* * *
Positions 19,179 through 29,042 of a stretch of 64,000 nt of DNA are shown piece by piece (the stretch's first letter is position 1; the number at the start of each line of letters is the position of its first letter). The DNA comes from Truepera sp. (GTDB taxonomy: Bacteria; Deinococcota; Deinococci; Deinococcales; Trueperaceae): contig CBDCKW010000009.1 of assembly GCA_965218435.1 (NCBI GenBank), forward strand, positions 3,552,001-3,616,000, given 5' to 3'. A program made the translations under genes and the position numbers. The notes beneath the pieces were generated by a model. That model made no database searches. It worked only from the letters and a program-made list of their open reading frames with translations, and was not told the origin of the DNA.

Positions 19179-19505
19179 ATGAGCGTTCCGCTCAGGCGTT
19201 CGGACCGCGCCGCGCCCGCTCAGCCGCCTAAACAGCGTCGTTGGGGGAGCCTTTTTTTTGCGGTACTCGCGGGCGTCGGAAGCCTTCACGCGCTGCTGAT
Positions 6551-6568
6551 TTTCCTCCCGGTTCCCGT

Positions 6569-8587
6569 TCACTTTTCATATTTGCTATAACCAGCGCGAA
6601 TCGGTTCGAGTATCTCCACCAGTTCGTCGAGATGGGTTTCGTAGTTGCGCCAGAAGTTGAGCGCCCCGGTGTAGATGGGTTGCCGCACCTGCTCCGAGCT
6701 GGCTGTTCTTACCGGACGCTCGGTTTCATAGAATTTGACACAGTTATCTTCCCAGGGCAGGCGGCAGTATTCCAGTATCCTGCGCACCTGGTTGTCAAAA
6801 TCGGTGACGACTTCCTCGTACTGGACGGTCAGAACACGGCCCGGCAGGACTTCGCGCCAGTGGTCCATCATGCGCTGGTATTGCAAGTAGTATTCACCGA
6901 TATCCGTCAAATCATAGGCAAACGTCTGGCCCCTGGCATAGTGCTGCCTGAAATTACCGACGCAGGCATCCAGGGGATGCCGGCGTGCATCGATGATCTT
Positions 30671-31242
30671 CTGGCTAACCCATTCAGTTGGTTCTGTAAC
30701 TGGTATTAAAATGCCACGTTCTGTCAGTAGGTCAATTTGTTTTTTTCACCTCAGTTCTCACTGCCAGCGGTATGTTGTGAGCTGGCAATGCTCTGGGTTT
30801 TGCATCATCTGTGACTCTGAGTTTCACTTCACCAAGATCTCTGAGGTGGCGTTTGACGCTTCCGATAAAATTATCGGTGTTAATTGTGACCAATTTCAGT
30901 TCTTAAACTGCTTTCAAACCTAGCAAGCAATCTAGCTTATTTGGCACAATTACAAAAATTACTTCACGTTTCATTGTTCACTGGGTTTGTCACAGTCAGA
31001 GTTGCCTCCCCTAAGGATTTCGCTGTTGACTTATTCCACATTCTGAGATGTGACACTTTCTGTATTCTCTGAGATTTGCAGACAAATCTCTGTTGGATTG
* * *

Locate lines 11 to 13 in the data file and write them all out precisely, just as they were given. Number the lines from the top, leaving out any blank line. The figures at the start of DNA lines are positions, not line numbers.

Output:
6801 TCGGTGACGACTTCCTCGTACTGGACGGTCAGAACACGGCCCGGCAGGACTTCGCGCCAGTGGTCCATCATGCGCTGGTATTGCAAGTAGTATTCACCGA
6901 TATCCGTCAAATCATAGGCAAACGTCTGGCCCCTGGCATAGTGCTGCCTGAAATTACCGACGCAGGCATCCAGGGGATGCCGGCGTGCATCGATGATCTT
Positions 30671-31242